for  selected organics  using  the GC-FID-ECD-PID
                        analytical  system.
10.4  Analytical  Procedures
      10.4.1  Canister Receipt
              10.4.1.1   The overall condition of  each  sample  canister
                        is observed.   Each canister should be  received
                        with an attached sample identification tag.

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                T014-38

  10.4.1.2  Each  canister is  recorded  in  the  dedicated
            laboratory  logbook.  Also  noted on the  identi-
            fication  tag  are  date received and initials
            of recipient.
  10.4.1.3   The pressure  of the canister is checked by
            attaching a pressure gauge to the canister
            inlet.  The canister valve is opened  briefly
           and the pressure (kPa,  psig)  is recorded.
           [Note: If pressure is  <83 kPa  (<12 psig),  the
           user  may wish  to pressurize the canisters,
           as an  option,  with zero  grade  nitrogen up  to
           137 kPa  (20  psig)  to ensure that enough
           sample is  available for  analysis.  However,
           pressurizing the canister can introduce  addi-
           tional error,  increase the minimum detection
           limit  (MDL), and is time consuming.  The user
           should weigh these limitations as part of his
           program objectives before pressurizing.]
          Final  cylinder pressure  is recorded on can-
          ister  sampling field data sheet  (see Figure 10)
10.4.1.4  If the  canister pressure  is  increased, a  di-
          lution  factor (DF)  is calculated and recorded
          on the  sampling data sheet.
              DF =   Ya_

          where:

              Xa = canister pressure  (kPa, psia) abso-
                   lute  before dilution.
              Ya = canister pressure (kPa, psia) abso-
                   lute after dilution.
         After sample analysis,  detected  VOC  concentra-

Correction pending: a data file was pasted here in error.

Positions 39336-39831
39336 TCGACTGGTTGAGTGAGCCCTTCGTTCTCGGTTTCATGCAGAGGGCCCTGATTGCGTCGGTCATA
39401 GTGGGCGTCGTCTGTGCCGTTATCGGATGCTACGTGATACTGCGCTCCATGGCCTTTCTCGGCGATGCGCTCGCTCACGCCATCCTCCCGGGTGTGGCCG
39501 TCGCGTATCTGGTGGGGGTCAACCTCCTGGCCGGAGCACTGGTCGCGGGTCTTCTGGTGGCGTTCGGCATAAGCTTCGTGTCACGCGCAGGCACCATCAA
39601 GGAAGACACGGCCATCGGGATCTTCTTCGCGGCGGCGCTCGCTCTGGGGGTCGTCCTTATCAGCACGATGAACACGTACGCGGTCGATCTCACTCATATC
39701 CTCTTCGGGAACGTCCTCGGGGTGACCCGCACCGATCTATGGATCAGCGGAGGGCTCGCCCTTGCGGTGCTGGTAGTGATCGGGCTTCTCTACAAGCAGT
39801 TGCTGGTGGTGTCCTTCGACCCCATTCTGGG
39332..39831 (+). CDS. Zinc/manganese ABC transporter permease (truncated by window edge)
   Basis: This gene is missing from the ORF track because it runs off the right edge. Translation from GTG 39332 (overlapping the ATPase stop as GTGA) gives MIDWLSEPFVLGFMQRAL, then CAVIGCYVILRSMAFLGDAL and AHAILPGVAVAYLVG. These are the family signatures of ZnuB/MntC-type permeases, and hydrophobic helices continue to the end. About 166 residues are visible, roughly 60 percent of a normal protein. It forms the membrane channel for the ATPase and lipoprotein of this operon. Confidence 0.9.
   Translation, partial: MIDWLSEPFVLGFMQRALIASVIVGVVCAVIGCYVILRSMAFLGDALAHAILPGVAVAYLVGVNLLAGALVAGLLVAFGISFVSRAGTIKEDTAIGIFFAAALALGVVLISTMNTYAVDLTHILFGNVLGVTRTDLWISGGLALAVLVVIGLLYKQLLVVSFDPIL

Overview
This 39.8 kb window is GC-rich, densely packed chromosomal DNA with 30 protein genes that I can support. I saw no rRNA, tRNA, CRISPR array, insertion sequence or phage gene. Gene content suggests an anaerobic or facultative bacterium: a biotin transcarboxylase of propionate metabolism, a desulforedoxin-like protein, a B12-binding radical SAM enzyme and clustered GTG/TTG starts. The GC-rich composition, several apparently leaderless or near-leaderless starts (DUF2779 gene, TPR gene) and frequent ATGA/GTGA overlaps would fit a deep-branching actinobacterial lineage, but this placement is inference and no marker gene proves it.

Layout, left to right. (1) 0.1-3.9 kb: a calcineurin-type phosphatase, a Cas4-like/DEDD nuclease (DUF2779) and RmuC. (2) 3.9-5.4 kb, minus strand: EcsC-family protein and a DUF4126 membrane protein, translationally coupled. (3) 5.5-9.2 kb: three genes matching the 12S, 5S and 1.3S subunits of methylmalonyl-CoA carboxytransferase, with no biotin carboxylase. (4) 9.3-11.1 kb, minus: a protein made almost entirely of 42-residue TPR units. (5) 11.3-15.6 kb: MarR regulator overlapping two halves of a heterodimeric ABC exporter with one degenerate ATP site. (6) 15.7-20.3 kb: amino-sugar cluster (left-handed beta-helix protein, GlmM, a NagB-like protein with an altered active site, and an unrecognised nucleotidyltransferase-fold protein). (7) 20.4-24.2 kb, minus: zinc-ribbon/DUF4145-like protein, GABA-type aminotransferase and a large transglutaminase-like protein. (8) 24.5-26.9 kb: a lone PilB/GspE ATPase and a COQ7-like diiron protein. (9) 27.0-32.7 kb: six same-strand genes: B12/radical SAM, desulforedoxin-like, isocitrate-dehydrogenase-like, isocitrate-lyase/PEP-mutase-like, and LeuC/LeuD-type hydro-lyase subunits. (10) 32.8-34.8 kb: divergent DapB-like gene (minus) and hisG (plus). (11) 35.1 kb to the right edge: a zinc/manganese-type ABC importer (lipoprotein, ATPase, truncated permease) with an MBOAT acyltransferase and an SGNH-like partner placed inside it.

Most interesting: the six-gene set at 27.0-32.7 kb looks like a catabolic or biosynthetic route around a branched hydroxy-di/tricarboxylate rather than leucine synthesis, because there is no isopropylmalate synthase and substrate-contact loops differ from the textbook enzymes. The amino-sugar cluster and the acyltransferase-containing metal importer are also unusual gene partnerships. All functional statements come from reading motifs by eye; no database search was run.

tions are multiplied by the dilution factor
         to determine concentration in the sampled  air.

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                      TO14-39
10.4.2  GC-MS-SCAN Analysis  (With  Optional  FID  System)
       10.4.2.1  The analytical  system should be  properly  assem-
                 bled, humid zero  air certified (see  Section
                 12.3), operated (see Table 3), and calibrated
                 for accurate VOC  determination.
       10.4.2.2  The mass flow controllers are checked and adjusted
                 to provide correct flow rates for the system.
       10.4.2.3  The sample canister is connected to the inlet
                 of the GC-MS-SCAN (with optional FID) analytical
                 system.  For pressurized samples, a mass flow
                 controller is  placed on the canister and the
                 canister valve is opened and the  canister
                  flow is vented past  a tee  inlet to the analytical
                  system at  a  flow of  75 cm3/min  so that 40
                  cm3/min is  pulled through  the Nafion® dryer to
                  the  six-port  chromatographic  valve.  [Note:  Flow
                  rate is not  as important  as acquiring  sufficient
                  sample  volume.]   Sub-ambient  pressure  samples are
                  connected  directly  to the inlet.
        10.4.2.4  The GC oven and  cryogenic trap  (inject  position)
                  are cooled to their set  points  of -50°C  and
                  -160°C, respectively.
        10.4.2.5  As soon as the cryogenic trap reaches  its lower
                  set point of -160°C, the six-port chromatographic
                  valve is turned to its fill position to initiate
                  sample collection.
        10.4.2.6  A ten minute  collection period of canister sample
                  is  utilized.  [Note: 40 cm3/min x 10 min = 400
                  cm3  sampled canister contents.]
        10.4.2.7  After the sample is  preconcentrated in  the cry-